She's a Shoe-In: An Interview with Jess the Farrier

Updated: May 4, 2019

Meet Jess Baker, a young woman from Illinois who is small in stature but spends her time shoeing large horses and taking care of their hooves in what was once thought of as a male-dominated profession. Check her out on Instagram @Jessthefarrier.



Jess Baker didn't really grow up around animals. Her grandfather was a veterinarian, but animals weren't part of her everyday life. When she was 14, her father encouraged her to begin riding horses at a facility near her home in central Illinois. Her life took a course that would involve horses from there. It started with lessons in standard western pleasure riding and then moved on to working at the riding school. Along with the job, she always had an interest in animal behavior.


"I always taught animals to do things and was on a track to become a trainer. As I learned more about training horses, I felt the need to know more about being a farrier," Jess says.



She left college where she studied equine and agricultural management for what was to be a short-term stint at a farrier training school. At the school, she learned how to work on a forge and about horse anatomy. Her short-term stint turned into six months with no return to college.


Jess, who is American Farrier's Association certified, enjoys this line of work because there is no cap to what she can learn. She also loves being around the horses and felt that being a farrier was a good fit for her. "I realized that this career was probably going to be a better match for me rather than being an animal trainer. Being an animal trainer is about working with people who train their animals, and it can be tough to get people to do what you say as an 18-19-year old."


Though she's in her 20's now, she still enjoys her career. "I'm never in the same place for more than 6 hours in the day. I'm never bored. It's very hands on, and I love the environment," she says. "It's a good fit for my personality and energy level."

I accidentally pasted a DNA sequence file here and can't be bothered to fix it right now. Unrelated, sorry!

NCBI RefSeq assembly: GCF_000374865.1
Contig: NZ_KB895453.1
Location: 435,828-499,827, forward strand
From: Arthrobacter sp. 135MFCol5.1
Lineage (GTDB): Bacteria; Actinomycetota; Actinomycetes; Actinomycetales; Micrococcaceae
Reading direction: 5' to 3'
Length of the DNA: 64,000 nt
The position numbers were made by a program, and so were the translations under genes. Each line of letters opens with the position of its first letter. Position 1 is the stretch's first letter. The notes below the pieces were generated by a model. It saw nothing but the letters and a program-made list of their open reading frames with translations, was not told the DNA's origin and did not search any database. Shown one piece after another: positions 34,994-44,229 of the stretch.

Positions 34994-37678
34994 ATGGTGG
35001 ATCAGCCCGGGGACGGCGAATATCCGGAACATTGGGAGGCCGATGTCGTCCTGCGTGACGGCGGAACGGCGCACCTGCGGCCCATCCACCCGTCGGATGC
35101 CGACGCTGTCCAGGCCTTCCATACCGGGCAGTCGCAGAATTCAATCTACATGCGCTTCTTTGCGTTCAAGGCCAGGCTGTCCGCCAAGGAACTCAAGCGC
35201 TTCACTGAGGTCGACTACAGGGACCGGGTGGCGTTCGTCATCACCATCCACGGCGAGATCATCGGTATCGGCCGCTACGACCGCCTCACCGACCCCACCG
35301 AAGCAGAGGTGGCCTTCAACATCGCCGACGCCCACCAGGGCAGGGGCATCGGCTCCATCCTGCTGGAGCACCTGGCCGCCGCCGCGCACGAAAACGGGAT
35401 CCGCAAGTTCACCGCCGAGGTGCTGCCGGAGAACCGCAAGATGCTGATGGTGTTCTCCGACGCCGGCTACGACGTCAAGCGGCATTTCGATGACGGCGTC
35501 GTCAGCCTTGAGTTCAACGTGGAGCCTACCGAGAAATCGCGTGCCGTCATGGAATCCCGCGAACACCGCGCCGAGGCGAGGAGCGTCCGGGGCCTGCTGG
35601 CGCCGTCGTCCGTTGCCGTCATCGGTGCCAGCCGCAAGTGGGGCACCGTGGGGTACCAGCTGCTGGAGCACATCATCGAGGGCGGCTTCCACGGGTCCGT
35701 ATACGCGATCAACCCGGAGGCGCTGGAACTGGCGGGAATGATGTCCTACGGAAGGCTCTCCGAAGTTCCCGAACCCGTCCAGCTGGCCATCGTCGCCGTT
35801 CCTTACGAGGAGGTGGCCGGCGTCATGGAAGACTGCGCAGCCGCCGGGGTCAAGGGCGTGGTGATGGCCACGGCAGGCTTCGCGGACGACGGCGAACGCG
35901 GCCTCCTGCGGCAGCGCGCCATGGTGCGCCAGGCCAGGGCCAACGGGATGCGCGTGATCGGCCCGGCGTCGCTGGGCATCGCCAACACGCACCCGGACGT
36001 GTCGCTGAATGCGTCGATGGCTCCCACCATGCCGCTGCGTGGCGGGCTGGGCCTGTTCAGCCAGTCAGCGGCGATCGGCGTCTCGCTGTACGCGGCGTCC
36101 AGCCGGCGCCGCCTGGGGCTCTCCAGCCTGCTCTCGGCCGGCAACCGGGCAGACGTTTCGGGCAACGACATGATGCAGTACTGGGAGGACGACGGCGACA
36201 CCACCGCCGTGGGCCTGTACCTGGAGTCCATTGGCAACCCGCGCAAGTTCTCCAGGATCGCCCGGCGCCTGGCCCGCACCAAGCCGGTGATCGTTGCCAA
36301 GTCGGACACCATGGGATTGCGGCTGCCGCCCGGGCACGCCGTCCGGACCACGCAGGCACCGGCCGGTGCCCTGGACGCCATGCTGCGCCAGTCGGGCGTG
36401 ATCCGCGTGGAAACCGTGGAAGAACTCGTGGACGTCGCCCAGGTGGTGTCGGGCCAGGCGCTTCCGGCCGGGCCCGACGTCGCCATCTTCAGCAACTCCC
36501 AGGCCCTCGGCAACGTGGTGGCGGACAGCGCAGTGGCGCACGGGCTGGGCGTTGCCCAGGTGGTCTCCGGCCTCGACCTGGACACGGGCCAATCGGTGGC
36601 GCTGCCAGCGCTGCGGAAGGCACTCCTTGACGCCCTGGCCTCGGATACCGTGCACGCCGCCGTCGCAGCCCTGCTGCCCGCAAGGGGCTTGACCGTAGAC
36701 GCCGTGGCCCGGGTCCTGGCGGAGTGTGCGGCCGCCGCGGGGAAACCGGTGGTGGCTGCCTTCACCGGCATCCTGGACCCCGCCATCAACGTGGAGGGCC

People may wonder how a young woman with such a small build can work effectively with 1000's of pounds of horses, but Jess says it's not about your size or strength. Besides, she's never been one to go with the social norm. "The class I was in at school was half and half men and women, but, overall, there are more men in the field. There are not any particular challenges to being a woman as a farrier. Women tend to think quicker and smarter because our presence is less invasive, and you don't have to be really strong to do it."




Another thing Jess learned at farrier school was how to build things from scratch, which is something that she has had to do with her business. The business side of things is a part of her work she truly enjoys. "I run the business like a high-end business. I've raised my rates because I was providing some of the top work in my area and this helped refine my customer base."


Jess knows that being a good business person is just as important as being a good farrier. She learned this from an early age when her father began his own business when she was eight years old. "Business methods and decision-making determine how long you can stay in the field. I treat it like a business because I am passionate about that side of it. I like something that is high-quality, high-calibre, and is running smoothly. I've been a problem solver from an early age."


But Jess isn't stopping by just making her own business better, she's devised a product in response to a need she saw in the field. "I created a liquid hoof cleaner this past winter that I've started selling, which meets a need and creates another stream of income."


This cleaner is gentle on both the horse and their owners but still effective. "It's so wet for so much of the year, and many people don't get out and clean their horse's feet. Bacteria starts to grow and it can begin to rot the hoof. Everything on the market for this has warnings on it because it is so strong, which is tough on owner and horse. I needed something that would work without all the toxins. With this cleaner, you spray it in and wipe it out for deep cleaning. It's made of hydrogen peroxide and essential oils. It works well and gentle but doesn't burn hands or hooves."


An average day for Jess begins with coffee and responding to email and social media. In the colder months, she begins her day inside by going to the gym and doing home-based office tasks. As it gets warmer, she moves the outside work to the mornings to beat the heat.



What is her advice for following a fresh path? "Go for it, but be smart about it. The best way to make something happen is just to start it. Never let the fear of failure get to you."


Her advice particularly for girls who want to follow their dreams is, "Do whatever you set your mind to do. No one can stop you. Don't ask for a pass just because you're a girl."



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